Lifetime Fitness Activities

Women in water aerobics class

Finding exercises and sports you can enjoy throughout your life may require you to take on new activities at different times of your life. Lifetime fitness activities include things you can do alone or in groups while getting your heart rate up. These types of exercise activities should also be low-impact and not overly weight bearing, to minimize injury as you age. You need a total of 150 minutes of moderate activity per week, which amounts to 30 minutes of moderate activity five days per week, explains the American College of Sports Medicine.


You can walk anywhere, at any stage in your life. It doesn't cost anything, and the only piece of equipment you need is a good pair of walking shoes. Walking burns calories and improves flexibility in your legs and hips. Walking a brisk pace of 3.5 miles in an hour burns over 300 calories if you weigh 160 pounds. At a weight of 125 pounds, walking 3.5 miles in an hour buns approximately 240 calories.


Golfing is a low-impact fitness activity you can do at any point in your life. If you weigh 160 pounds, carry your clubs and walk the entire course, you burn about 315 calories per hour playing golf. At 125 pounds, you'll burn roughly 230 calories per hour. During your golden years, if you have trouble walking long distances, use a golf cart to lug around your clubs, rather than carrying them and walking the course. You won't burn as many calories, but you'll still get lots of physical activity swinging on the putting green. Golfing with a cart burns 260 calories in an hour, at a weight of 160 pounds, or 210 calories if you weigh 120 pounds.


Tennis is a great way for you and your partner to stay in shape. Involve the whole family by playing a doubles match with a couple of your grandchildren. Many apartment complexes, gyms and senior living facilities provide tennis courts. All you need is a racket, tennis balls, a partner and a supportive pair of shoes. In a 30-minute singles match, you expend nearly 300 calories, at a weight of 160 pounds. If you weigh closer to 125 pounds, you'll burn around 210 calories in a 30-minute singles match.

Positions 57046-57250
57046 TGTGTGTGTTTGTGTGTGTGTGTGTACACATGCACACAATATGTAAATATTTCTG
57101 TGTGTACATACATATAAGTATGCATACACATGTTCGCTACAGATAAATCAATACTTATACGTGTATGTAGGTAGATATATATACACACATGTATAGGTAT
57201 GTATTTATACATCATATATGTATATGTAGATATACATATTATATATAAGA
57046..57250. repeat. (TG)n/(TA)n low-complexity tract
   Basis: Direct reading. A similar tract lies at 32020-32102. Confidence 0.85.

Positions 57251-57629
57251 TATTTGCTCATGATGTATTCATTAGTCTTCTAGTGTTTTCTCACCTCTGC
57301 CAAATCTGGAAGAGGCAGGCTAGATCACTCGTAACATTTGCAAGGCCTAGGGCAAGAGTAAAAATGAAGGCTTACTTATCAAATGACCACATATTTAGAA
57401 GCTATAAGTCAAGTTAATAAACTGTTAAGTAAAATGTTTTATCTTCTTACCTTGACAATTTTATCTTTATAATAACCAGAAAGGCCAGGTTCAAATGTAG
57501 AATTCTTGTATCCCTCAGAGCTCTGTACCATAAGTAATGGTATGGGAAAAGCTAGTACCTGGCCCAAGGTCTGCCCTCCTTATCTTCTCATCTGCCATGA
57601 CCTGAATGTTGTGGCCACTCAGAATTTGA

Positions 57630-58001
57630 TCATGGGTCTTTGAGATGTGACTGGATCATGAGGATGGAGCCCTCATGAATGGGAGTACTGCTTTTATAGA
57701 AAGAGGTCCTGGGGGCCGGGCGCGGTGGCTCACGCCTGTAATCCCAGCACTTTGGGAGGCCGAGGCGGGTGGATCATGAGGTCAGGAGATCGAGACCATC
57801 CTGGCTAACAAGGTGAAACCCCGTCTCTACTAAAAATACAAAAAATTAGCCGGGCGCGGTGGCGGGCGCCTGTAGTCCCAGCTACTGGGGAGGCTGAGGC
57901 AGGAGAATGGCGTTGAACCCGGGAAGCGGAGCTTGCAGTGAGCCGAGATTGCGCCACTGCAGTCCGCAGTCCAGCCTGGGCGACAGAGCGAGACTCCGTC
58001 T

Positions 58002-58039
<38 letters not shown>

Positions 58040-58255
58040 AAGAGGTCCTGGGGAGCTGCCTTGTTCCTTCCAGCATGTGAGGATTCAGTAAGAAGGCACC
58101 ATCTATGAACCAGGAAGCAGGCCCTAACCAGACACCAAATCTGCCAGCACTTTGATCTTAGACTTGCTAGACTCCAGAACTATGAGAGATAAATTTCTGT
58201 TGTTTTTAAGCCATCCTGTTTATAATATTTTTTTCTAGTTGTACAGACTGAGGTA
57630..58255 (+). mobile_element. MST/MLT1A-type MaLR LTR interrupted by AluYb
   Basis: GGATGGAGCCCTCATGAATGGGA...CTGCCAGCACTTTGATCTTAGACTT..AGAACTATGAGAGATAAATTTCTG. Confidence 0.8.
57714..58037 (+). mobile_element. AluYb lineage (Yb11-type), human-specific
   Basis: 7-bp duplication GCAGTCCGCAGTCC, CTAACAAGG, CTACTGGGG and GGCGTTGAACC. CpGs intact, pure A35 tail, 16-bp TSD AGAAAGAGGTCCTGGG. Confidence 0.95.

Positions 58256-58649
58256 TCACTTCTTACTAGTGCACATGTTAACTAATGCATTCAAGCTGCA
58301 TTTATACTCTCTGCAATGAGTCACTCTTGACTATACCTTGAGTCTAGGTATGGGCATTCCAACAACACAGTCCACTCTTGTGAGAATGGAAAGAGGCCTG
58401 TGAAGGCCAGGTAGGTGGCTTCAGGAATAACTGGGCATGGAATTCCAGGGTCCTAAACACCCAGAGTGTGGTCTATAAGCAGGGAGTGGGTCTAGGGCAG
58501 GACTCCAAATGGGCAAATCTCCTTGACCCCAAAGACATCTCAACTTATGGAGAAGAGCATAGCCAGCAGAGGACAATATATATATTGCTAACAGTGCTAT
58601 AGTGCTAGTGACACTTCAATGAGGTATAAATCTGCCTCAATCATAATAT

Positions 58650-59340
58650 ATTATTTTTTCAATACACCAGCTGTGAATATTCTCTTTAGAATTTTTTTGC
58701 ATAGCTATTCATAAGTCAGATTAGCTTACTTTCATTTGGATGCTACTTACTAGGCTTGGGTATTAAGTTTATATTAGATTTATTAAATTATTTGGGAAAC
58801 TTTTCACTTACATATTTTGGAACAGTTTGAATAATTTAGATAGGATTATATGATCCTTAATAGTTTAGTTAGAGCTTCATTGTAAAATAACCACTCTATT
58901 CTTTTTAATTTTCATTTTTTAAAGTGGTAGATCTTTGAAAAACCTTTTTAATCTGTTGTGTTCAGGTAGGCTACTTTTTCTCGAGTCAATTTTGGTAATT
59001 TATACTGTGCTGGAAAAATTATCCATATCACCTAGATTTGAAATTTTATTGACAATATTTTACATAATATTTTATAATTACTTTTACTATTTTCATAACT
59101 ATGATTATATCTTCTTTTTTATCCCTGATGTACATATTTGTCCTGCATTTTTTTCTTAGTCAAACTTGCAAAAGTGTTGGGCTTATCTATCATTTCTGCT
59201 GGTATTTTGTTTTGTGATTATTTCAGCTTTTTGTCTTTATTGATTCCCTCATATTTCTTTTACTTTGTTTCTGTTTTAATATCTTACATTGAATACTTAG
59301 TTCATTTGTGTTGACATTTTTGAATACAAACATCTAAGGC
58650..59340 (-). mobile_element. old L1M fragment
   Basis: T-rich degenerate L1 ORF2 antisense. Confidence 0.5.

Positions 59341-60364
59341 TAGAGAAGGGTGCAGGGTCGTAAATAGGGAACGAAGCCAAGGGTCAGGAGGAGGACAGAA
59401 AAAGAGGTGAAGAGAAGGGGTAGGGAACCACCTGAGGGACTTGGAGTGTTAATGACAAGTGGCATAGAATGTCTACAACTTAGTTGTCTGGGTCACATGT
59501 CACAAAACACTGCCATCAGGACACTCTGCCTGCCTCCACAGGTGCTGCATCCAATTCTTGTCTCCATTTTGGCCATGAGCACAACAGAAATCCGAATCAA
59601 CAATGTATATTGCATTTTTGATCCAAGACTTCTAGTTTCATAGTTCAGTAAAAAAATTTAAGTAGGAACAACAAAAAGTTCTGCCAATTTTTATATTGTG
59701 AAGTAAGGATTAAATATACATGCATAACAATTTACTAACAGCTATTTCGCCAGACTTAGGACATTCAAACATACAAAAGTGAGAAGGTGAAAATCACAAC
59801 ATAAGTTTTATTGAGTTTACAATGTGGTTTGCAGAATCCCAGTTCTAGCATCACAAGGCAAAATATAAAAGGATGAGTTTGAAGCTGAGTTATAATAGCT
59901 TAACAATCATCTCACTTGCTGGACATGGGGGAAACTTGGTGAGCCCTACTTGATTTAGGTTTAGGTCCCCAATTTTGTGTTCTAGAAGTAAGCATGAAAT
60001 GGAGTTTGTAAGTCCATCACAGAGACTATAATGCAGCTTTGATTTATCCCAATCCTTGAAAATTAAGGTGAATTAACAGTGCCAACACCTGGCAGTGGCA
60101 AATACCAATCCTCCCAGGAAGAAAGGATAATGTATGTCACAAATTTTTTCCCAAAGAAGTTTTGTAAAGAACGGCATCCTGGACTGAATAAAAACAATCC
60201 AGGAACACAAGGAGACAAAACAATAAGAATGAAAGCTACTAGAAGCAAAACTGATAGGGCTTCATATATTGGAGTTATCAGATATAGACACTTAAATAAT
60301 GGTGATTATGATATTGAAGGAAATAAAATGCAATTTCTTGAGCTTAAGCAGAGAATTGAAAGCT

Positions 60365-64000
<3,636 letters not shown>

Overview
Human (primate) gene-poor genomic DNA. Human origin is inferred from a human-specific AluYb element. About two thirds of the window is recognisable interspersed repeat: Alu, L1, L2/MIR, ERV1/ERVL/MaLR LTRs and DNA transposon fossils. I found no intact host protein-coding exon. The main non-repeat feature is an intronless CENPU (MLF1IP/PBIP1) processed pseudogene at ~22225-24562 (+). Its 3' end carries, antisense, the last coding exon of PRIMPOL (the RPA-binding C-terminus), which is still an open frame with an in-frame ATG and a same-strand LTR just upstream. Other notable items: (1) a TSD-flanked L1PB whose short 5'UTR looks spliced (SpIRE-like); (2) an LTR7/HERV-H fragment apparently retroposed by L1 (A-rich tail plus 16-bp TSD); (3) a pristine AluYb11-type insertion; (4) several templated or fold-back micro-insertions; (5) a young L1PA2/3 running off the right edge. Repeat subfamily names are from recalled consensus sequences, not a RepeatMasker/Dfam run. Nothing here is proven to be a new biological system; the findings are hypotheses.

Bowling is an enjoyable activity at any age and is another way to stay in shape. Whether you join a league or gather the family several times a week for bowling nights, you'll get your heart rate up. If you weigh around 160 pounds, you burn more than 200 calories in a one-hour bowling match, or 180 calories at a weight of 125 pounds. Bowling can be strenuous on your body, since you have to lift a heavy ball. If the ball is too heavy to lift, many bowling alleys provide a bowling ball ramp. All you have to do is position the ramp in the direction you want the ball to go, have someone place the ball at the top and push the ball down the ramp.


Swimming is low-impact, so you won't have to worry about aggravating or damaging your joints as you age. Go swimming at the local public pool and swim laps or join a water aerobics class. Swimming laps burns over 210 calories in a 30-minute session, if you weigh 160 pounds, or 180 calories at a weight of 125 pounds. Taking a one-hour water aerobics class burns more than 400 calories, at a weight of 160 pounds, or 240 calories if you weigh closer to 125 pounds. Either way, water activities not only increase your heart rate, they also help tone muscles.